An episode in a normal series that is composed of two or more vignettes. Most times they are unrelated, or only held together by a FramingDevice or a common theme. Happens when a writer wants to try SomethingCompletelyDifferent.

Note that this only counts for shows that normally have a single, cohesive plot. For example, ''The Bugs Bunny and Tweety Show'' doesn't count, because ''all'' the episodes are [[ThreeShorts a series of shorts]].

A literary approximation happens when a book series whose novels generally have only one story release an anthology of short stories about the series universe.

Contrast ThreeShorts, TwoShorts and AnimatedAnthology. Compare AnthologyFilm.


[[folder: Comics ]]

* In the 80-Page Giant Special comic of ''Comicbook/YoungJustice'', the team fights an evil genie who sends them into different genres (FilmNoir, {{Western}}, {{Anime}}, SilentFilm {{Horror}}, etc.). It's half TrappedInTVLand, half Vignette episode, since every genre gets its own distinct story.


[[folder: Fan Fic ]]

* ''Fanfic/CalvinAndHobbesTheSeries'' has [[Recap/CalvinAndHobbesTheSeriesS4E10TalesOfATiger "Tales of a Tiger"]], which has a story for the six main protagonists and for two pairs of antagonists.
* In ''[[FanFic/SovereignGFCOrigins Origins]]'', a ''MassEffect''[=/=]''StarWars''[[spoiler:[=/=]''[=Borderlands=]''[=/=]''[=Halo=]'']] MassiveMultiplayerCrossover has a chapter containing a series of news reports that summarize what's happened since StateSec began cracking down in order to defeat the BigBad.

[[folder: Literature ]]

%%* The ''Literature/MythAdventures'' book ''M.Y.T.H. Inc. Link'' would qualify for that.
* There's a good lit example: ''Borders of Infinity'', from the Literature/VorkosiganSaga, was a collection of three short stories ("Mountains of Mourning", "Labyrinth" and "Borders of Infinity") with a framing device about the main character being in extended surgery, and solving a case thereof. The individual stories have been reprinted in other, later omnibuses of the series; the original whole book has not, and is blastedly hard to find...
* The ''Series/StarTrekDeepSpaceNine'' EU had a book called "The Lives of Dax", focusing on the Dax symbiotes former hosts.
* Creator/NeilGaiman's ''The Sandman: Book of Dreams'' comprises several short stories by other authors inspired by ''ComicBook/TheSandman'', and ''Endless Nights'', seven short stories about each of [[AnthropomorphicPersonification The Endless]], written by Gaiman.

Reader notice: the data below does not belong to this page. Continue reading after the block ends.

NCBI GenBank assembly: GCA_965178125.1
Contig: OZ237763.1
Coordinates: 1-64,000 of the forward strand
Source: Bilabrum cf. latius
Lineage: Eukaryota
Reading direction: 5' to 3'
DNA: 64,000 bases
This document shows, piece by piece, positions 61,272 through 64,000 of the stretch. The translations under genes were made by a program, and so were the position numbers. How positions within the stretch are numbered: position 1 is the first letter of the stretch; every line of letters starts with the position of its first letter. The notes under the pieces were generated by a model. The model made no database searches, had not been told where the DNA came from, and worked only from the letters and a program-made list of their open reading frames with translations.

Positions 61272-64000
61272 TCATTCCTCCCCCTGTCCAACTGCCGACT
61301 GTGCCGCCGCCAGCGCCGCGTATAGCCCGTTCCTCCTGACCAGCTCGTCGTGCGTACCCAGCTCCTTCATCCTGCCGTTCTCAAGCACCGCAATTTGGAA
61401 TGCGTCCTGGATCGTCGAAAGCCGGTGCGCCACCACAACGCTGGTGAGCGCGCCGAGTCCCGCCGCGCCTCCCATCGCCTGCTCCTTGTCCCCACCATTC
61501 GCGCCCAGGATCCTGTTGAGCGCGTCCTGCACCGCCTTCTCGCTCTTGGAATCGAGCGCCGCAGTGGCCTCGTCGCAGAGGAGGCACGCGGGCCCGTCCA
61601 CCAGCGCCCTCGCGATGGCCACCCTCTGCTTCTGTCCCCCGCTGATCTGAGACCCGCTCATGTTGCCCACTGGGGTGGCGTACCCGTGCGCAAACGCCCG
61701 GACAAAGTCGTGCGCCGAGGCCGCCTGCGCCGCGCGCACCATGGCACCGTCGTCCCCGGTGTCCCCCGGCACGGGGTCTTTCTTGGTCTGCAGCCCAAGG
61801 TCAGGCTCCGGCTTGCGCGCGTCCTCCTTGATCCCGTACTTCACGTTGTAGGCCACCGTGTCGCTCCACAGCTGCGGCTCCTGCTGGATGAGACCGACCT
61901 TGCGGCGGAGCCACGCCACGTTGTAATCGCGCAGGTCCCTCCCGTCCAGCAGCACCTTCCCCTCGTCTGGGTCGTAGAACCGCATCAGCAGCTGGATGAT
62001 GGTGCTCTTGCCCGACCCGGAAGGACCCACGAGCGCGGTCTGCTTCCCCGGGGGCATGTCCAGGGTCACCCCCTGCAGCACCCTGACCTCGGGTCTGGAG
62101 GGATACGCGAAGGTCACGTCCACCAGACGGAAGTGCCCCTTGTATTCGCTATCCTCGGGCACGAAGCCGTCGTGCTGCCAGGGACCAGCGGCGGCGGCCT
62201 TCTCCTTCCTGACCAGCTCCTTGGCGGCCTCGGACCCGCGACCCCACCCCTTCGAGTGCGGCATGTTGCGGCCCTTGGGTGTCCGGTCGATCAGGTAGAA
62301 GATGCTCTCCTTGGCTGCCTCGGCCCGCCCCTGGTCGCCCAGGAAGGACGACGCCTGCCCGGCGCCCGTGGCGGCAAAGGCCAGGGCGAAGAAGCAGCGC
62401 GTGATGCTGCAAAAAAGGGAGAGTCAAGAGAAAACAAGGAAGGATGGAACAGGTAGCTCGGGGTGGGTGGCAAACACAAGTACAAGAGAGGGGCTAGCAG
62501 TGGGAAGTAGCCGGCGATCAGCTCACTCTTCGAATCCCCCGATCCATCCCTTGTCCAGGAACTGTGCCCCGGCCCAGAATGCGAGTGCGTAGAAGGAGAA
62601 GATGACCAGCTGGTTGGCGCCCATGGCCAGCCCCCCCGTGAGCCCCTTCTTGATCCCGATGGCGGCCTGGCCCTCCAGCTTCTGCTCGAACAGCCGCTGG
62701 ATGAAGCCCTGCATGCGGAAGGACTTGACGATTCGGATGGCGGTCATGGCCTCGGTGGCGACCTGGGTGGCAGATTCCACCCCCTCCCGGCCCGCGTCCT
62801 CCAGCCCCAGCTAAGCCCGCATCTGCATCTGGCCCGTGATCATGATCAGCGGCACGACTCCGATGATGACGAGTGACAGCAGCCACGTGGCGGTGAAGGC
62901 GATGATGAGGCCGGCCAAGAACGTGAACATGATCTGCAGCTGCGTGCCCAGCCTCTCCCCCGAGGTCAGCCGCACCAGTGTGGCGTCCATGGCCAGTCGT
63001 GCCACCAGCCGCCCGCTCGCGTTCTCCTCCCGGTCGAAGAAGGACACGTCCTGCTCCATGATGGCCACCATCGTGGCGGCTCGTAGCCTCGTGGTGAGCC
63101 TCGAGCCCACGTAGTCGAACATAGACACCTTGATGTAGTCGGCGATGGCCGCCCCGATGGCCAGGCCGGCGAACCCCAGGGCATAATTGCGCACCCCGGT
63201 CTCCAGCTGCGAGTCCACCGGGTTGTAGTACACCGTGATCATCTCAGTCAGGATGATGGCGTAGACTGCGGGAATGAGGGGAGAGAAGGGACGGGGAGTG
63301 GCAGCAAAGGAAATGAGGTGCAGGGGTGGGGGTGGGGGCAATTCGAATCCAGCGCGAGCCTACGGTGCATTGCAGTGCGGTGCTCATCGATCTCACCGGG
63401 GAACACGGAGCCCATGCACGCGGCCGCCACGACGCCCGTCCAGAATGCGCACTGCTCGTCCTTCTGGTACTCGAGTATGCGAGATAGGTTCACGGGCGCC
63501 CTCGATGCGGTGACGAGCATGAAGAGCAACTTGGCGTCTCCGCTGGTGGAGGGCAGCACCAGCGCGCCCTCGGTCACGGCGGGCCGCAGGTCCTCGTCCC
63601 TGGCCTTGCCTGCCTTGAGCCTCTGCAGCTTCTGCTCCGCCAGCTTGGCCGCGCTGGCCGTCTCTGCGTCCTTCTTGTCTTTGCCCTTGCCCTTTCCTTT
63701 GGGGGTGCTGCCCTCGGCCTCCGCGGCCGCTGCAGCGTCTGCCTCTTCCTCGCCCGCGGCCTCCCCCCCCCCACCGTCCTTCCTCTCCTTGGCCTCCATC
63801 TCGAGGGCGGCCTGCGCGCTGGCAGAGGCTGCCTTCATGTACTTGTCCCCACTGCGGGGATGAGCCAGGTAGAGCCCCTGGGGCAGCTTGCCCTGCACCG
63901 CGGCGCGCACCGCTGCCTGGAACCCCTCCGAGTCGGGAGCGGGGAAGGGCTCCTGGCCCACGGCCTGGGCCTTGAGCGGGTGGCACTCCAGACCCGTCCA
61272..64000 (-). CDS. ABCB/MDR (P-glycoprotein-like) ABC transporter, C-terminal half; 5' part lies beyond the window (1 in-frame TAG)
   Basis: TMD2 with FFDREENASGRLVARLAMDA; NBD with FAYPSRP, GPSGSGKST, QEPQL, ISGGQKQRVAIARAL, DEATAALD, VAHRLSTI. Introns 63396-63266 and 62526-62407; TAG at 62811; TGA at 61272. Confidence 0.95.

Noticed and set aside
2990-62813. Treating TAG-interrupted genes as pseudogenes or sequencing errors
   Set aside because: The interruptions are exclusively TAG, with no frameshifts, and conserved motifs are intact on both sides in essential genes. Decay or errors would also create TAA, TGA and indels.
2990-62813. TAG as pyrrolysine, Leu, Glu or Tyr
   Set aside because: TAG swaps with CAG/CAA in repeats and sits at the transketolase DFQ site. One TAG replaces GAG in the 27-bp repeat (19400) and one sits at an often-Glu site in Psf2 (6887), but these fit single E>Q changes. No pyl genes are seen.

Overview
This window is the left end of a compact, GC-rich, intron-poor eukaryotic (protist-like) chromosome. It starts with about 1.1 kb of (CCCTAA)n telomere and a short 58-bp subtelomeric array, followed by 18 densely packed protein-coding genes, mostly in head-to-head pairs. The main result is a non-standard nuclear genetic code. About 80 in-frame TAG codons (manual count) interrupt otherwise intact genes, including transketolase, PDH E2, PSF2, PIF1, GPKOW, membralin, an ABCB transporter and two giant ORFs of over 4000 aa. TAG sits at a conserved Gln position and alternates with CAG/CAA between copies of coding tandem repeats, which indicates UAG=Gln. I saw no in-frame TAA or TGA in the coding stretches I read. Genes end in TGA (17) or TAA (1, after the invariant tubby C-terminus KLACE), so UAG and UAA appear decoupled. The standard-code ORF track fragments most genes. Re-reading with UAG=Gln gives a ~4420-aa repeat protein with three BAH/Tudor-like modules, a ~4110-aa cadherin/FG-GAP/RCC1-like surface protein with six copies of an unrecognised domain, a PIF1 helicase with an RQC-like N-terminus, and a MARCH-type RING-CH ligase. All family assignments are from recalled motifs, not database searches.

* "Mary Poppins in the Park", fourth in the series, is a collection of short stories about Mary's adventures with the Banks children, rather than a direct sequel.


[[folder: Live Action TV ]]

* This happened in at least one episode of ''{{Frasier}}'': "Three Valentines", which shows a different story set on Valentines Day in each of the episode's three acts — [[SilenceIsGolden the first an almost completely silent skit]] [[CrowningMomentOfFunny with Niles preparing for a date]], the second [[PoorCommunicationKills having Frasier trying figure out how to respond to a woman giving him mixed signals]], and the last with [[SeinfeldianConversation Martin and Daphne having an inane argument in a restaurant.]]
* In the pilot for ''Series/ModernFamily'', it seems as if three separate stories are being told, until the big reveal at the end.
%%* ''Series/HowIMetYourMother'' does this a lot.
* The ''MyNameIsEarl'' episode "Creative Writing". Randy, Joy, Darnell, and Catalina all write stories that are shown, respectively, as StylisticSuck, an animated morality tale (using FamilyUnfriendlyViolence), an R&B music video, and a telenovela.
* The ''{{Series/CSI}}'' episode "Toe Tags" is split into four different cases, each investigated by a different member(s) of the CSI team.


[[folder: Western Animation ]]

* ''WesternAnimation/TheSimpsons'' has some episodes that might qualify— most obviously the "WesternAnimation/TreehouseOfHorror" Halloween episodes, but also "22 Short Films about Springfield", the "Run Lola Run" episode (season 12's "Trilogy of Error") and "The Simpsons Spin-Off Showcase".